Almost here is my one year anniversary of living in Cairo. When I look back upon the past 12 months, my stomach immediately goes into flip flop mode, which is how my body reacts to emotional stress. Am I stressed? No. But life in the Middle East occurred, which in summary is a compilation of random challenges, mental and emotional fires...yet also the sanctification and transformation of my mind which have pointed me to the cross over and over. This is causing me to thank Him that I have not been in this alone. To put it simply is stating that this year has been the toughest year of my life, but yet I would not trade it..could not give it up...and I still remain thankful in my call.
Looking back at my journal entries from last year as I was preparing to come to Egypt seems like another world...another life. That person has changed...and my life in the states seems so distant to me, but I do miss it. I miss so many things about my life prior to being here... but I know so much more now, my interpretation of reality has broadened...my heart has shifted...my thoughts redirected.
Anyone who has moved to a new place understands the pain of starting over. The struggle to hear of family going on with their lives without you there...missing little ones as they grow up. Anyone who has lived cross culturally knows the frustrations of trying to normalize the people, customs, and language of your new home, making yourself comfortable with them as "daily life." When thrust into a new culture, you find yourself wanting to scream, a lot! Or in my case, the shocking discovery of a temper I didn't know I had. This place brings out the worst in me, but that is not necessarily a bad thing. Seeing the gross inside, being forced to face my sins head on and out there for all to witness, feeling my strength being ripped away, and my weaknesses exposed, are all part of it. At least, it's been my struggle here in Cairo.
Am I living my dream? ... I am. But that does not mean I haven't been hurt in the process. Living here hurts, it drains, it tests, and it forces me to have to decide the answer to the question of "who will win the battle today?" Some days this country wins. This then forces me to my knees asking God to be in it...ALL of it, even the messy...pulling me out of myself...and asking Him to gently teach me how to give up self love, and choose to accept and serve these people around me. It is not the challenge I expected when I stepped onto the plane...it's harder...it cuts deeper...it's humbling...it's necessary.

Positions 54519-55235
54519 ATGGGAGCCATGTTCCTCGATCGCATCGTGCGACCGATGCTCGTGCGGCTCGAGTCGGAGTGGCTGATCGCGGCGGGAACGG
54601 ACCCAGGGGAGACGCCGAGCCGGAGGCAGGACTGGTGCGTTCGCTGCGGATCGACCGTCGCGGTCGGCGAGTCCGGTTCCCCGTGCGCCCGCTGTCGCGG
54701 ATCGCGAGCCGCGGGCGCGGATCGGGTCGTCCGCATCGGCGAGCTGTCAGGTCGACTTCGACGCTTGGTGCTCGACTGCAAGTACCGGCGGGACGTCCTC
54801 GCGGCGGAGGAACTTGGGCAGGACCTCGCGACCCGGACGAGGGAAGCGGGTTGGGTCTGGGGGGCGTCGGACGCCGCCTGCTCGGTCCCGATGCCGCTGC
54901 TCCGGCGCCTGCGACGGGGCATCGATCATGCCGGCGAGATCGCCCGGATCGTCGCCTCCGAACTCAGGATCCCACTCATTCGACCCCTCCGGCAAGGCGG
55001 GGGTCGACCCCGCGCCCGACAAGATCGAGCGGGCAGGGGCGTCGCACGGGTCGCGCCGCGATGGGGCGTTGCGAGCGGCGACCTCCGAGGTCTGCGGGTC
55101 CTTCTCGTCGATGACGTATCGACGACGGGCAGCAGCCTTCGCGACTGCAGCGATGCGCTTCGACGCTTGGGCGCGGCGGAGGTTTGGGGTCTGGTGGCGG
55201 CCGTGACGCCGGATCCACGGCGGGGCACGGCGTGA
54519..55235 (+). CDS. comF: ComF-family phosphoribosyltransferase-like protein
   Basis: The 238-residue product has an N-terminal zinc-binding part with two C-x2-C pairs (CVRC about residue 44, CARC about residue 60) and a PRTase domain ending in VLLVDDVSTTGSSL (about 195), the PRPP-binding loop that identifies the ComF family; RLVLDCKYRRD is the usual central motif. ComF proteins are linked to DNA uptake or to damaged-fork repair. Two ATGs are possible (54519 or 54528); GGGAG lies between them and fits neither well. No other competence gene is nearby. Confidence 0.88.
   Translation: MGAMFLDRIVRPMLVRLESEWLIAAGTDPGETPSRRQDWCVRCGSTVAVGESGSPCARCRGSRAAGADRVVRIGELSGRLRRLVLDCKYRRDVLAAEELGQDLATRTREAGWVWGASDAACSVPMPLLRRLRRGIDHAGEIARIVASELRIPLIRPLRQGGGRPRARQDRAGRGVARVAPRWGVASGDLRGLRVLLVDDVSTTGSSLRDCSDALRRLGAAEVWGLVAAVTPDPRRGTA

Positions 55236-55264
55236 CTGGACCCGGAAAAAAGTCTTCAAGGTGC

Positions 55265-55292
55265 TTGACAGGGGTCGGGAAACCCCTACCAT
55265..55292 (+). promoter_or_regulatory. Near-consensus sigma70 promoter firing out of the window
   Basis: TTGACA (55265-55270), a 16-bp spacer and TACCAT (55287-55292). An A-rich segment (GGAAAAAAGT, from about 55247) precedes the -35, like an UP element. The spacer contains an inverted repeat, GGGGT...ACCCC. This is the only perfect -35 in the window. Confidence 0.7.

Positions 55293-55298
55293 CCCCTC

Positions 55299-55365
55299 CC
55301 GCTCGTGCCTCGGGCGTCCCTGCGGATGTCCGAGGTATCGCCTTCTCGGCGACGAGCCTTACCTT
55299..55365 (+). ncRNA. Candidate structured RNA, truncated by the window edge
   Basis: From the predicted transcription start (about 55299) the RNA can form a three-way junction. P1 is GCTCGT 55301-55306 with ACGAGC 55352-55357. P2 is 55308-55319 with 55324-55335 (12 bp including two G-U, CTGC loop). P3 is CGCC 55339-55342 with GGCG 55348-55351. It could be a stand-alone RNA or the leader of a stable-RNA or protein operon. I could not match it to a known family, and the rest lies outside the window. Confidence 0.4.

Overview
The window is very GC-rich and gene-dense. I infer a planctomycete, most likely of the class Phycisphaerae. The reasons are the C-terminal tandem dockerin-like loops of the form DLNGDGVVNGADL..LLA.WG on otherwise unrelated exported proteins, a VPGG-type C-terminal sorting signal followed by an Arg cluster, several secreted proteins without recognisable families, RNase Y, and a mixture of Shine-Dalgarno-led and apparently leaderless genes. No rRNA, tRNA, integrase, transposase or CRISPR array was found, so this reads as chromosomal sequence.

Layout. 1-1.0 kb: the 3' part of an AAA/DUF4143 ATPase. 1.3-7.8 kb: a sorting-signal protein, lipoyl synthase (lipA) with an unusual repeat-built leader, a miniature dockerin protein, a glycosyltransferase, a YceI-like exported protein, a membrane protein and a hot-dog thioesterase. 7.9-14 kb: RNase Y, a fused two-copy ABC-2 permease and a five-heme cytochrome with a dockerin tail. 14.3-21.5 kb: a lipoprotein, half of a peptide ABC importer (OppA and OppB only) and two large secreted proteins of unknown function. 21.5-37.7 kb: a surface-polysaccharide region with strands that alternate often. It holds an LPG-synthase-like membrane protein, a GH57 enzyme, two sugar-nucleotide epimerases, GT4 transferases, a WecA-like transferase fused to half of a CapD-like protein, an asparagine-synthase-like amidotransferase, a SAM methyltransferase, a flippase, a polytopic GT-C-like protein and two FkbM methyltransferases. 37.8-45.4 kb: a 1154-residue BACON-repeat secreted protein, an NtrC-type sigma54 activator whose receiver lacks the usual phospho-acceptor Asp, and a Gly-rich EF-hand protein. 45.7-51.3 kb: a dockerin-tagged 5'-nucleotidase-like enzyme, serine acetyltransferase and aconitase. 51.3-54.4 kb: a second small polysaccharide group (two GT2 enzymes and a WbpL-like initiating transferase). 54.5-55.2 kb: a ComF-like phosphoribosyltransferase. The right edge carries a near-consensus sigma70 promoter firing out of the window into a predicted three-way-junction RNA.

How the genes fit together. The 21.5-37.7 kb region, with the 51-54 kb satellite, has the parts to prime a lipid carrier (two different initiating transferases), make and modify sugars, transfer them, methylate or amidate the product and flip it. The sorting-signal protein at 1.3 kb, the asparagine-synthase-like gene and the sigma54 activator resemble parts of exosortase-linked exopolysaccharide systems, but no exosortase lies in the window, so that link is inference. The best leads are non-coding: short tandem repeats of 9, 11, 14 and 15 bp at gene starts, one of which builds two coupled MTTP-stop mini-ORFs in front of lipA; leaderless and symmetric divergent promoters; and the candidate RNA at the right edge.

As a teacher, I have had the privilege of sharing the lessons the Lord has been teaching me, with my students. Age 10 is my favorite age to teach. This is a time in a kid's life that the world starts to shift in form for them. They start asking intense questions...they start seeing people differently...they even question truth for themselves...which is a good thing. They all respond differently to what they see, in how the Lord reveals it to them as individuals. My students are thinkers, and I have been very convicted in how easily I can get distracted from the key purpose in how I am called to serve them.
It's been a challenging start to the year in teaching them appropriate behavior. Many days I have gone home thinking I failed that day as their "surrogate mom" between the hours of 8 and 3. Teachers hold immense power in their hands to build up their students. But this requires a lot of detailed strategies. Its hard. Not a day goes by that I don't find myself feeling totally inadequate to mold these minds. My flesh gets in the way and I get impatient...but even in that I have to call them out on how they should be acting...disciplining them...encouraging them...mediating between them...counseling them.
Actual classroom instruction is in reality, a very small part of the job, and it's the easy part. The rest of it is what makes teaching one the best as well as one of toughest professions in the world. You have to learn the personality strengths and weaknesses of your kids...you have to help them to recognize these within themselves. You have to challenge and be willing to be challenged in return. We have immense power and opportunity as the adult with these kids 7 hrs a day. What am I going to do with that power? How am I going to instruct them in a way that will be positive, placing my emotions aside, and not letting myself get angry? It's natural to make the day about me, how I am comfortable, what suits my schedule, what sorts of things I am in the mood for...but that is not why I am there. These children are my work...and every day they are teaching me how to listen...how to meet their needs...how to swallow my pride and serve them outside of myself. Daily, I battle with them for power of the classrom, because some want the ability to be in control, and the easy thing to do would be to just let them. Being consistent in consequences as well as positive affirmation is a struggle, but it's the balance that a good teacher is required to find. This job brings out the selfish in me, and when I first came to realize that, it was a sad day. But now that I see the areas God is wanting to transform in me through my students, I can rest...because this is His deal.
It's not just Egypt that hurts sometimes, it's the daily call...all it requires...all we can't do alone but try to. Whoever said pain was a bad thing? Because it hurts, it keeps us level headed and consistently in conversation with the Master of it all.